BASIN, DAVID & TILTON PONDS 

WATER QUALITY

WATER QUALITY REPORTS


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WATER QUALITY NEWS


We are pleased to announce that BDTPA now has a trained LakeSmart team for David and Parker Ponds.  BDTPA Water Quality Officer Deb Cayer is the coordinator of the team.  

    Learn more about LakeSmart.  

    Sign up for a Lake Smart evaluation.


We are looking for someone to coordinate plant monitoring on the three ponds, and for more volunteers to assist.  See information on Invasive Plant Patrol (IPP) and training from Lake Stewards of Maine (VLMP). 


See excellent water quality data for Basin, David and Tilton Ponds on the 30 Mile River Watershed website. This is a scientific resource to help to inform us of the water quality in our three ponds.



Contact BDTPA Water Quality Officer Deb Cayer at debbiecayer@gmail.com 207-320-0379

NON-PROFIT ORGANIZATIONS

Lake Smart 


An education and reward program run by Maine Lakes (formerly Maine Lakes Society) that assists lakefront homeowners manage landscapes in ways that protect water quality. The program is free, non-regulatory and voluntary.

Audobon Society 

Learn more about the Annual Loon Count

Lake Stewards of Maine 


Workshops available for invasive plant patrol and can be found on the  website.

30 Mile River Watershed Association 


Mission:  “To preserve, improve, and protect the land and water quality in the 30 Mile River watershed.”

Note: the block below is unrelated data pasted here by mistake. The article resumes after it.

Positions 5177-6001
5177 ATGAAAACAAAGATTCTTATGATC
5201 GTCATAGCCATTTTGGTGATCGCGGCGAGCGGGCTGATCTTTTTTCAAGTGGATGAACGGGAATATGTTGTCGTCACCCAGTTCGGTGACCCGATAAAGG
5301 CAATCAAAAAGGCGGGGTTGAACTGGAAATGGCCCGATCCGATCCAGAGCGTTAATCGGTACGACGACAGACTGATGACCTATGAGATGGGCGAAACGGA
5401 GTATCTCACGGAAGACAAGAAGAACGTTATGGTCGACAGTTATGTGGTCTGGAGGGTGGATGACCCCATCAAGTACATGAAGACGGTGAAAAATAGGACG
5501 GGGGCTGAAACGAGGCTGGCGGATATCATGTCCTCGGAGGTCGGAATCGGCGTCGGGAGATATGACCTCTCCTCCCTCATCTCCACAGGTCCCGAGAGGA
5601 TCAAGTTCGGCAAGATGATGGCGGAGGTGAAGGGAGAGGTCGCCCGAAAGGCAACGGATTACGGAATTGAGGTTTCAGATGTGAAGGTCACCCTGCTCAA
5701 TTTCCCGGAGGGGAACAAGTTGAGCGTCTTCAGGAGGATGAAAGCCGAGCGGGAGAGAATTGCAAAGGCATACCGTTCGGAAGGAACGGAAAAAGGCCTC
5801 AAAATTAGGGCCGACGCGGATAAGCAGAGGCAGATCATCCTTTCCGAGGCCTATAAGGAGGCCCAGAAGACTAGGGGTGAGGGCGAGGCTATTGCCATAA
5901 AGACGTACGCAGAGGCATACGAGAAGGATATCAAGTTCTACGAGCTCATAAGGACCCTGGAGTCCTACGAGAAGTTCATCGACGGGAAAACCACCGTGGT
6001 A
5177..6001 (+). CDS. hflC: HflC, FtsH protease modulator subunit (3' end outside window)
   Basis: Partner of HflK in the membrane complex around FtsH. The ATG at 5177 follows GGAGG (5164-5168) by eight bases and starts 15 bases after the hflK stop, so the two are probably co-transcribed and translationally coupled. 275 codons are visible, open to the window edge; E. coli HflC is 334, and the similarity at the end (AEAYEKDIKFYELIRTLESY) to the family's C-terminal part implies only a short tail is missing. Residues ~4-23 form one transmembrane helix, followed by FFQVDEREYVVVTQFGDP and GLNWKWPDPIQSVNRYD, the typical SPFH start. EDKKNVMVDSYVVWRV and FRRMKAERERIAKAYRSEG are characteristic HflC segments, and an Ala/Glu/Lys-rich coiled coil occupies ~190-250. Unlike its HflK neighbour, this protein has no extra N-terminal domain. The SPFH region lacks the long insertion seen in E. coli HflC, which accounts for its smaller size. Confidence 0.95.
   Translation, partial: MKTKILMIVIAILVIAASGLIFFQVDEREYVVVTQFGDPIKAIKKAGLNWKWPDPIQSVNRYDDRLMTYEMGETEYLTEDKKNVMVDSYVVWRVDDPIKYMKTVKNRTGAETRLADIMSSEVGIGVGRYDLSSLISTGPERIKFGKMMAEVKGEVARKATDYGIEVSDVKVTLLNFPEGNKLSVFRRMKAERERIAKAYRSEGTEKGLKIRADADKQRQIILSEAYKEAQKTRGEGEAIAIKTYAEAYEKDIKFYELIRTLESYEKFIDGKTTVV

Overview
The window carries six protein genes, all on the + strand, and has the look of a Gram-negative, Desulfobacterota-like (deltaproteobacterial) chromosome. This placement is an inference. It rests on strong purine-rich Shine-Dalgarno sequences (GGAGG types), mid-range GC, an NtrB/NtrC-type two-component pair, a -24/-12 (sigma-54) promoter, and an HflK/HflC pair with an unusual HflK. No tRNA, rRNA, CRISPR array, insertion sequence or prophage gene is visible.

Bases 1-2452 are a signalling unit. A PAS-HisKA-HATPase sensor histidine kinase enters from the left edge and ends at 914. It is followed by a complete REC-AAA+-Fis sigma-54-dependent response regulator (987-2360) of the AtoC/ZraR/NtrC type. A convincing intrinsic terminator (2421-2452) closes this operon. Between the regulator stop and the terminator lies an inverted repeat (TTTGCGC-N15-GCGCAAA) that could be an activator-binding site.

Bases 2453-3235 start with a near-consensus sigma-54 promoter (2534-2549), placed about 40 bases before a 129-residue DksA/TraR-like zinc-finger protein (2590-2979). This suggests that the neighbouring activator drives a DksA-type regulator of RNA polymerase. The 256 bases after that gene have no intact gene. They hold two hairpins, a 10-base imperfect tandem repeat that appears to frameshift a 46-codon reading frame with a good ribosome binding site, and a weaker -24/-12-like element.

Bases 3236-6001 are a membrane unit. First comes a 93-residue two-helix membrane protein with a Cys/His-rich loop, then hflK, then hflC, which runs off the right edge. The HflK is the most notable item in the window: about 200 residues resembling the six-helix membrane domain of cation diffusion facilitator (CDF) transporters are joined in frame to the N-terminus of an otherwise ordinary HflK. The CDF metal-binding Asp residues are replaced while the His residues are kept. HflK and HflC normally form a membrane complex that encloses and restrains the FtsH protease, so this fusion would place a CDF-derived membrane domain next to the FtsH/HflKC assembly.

Kennebec Land Trust


From the mission statement:


The Kennebec Land Trust (KLT) works cooperatively with landowners and communities to conserve the forests, shorelands, fields, and wildlife that define central Maine. KLT protects land permanently, offers opportunities for people to learn about and enjoy the natural world, and works with partners to support sustainable forestry and farming.

NO-WAKE MAP FOR BASIN DAVID & TILTON PONDS

“Headway speed” means the minimum speed necessary to maintain steerage and control of the watercraft while the watercraft is moving.  It is unlawful to exceed headway speed within 200 feet of shore, or beyond the buoys marked “headway speed”.  The operator must consider the effect of the wash or wave created by their watercraft to waterfront piers, floats or other property or shorelines.  The map on the right was drawn by the Maine Game Warden.


See more at Maine Department of Inland Fisheries Boating

FIREWORKS ENVIRONMENTAL EFFECTS

There are growing concerns about the use of fireworks around lakes. As fun and enjoyable as fireworks can be, they may be causing more damage than you know.

UPDATE ON PAST RESEARCH ON BASIN POND

This is an update from research done over the past decade, unrelated to the latest concerns over water clarity at Basin Pond (see newsletter).

As early as 2005, Daniel Frost (Geology), then a senior at Bates College, studied Paleoclimate Reconstruction Using Physical Sedimentology and Organic Matter Biogeochemistry of Varved Sediments, Basin Pond, Fayette, ME.  Frosts’s co-advisor was Mike Retelle.  In 2013,  Professor Retelle and a team of researchers studied the sediments in Basin Pond and other similar ponds in the area. Bates is located just south of “the lakes region” in south-central Maine.  Researchers have undertaken numerous projects in courses and in thesis research on many lakes ranging from coastal “isolation basin” lakes that were formerly depressed below sea level to density stratified lakes that contain laminated sediments that archive high resolution sediment records. One of the study sites in central Maine is Basin Pond, a 30 meter deep “meromictic” lake*. The water column in this lake is permanently stratified and has a detailed sediment record of environmental change with annual resolution preserved in the finely layered deposits, similar to tree rings.


* A meromictic lake has layers of water that do not intermix. In ordinary, "holomictic" lakes, at least once each year, there is a physical mixing of the surface and the deep waters. The term "meromictic" was coined by the Austrian Ingo Findenegg in 1935, apparently based on the older word "holomictic".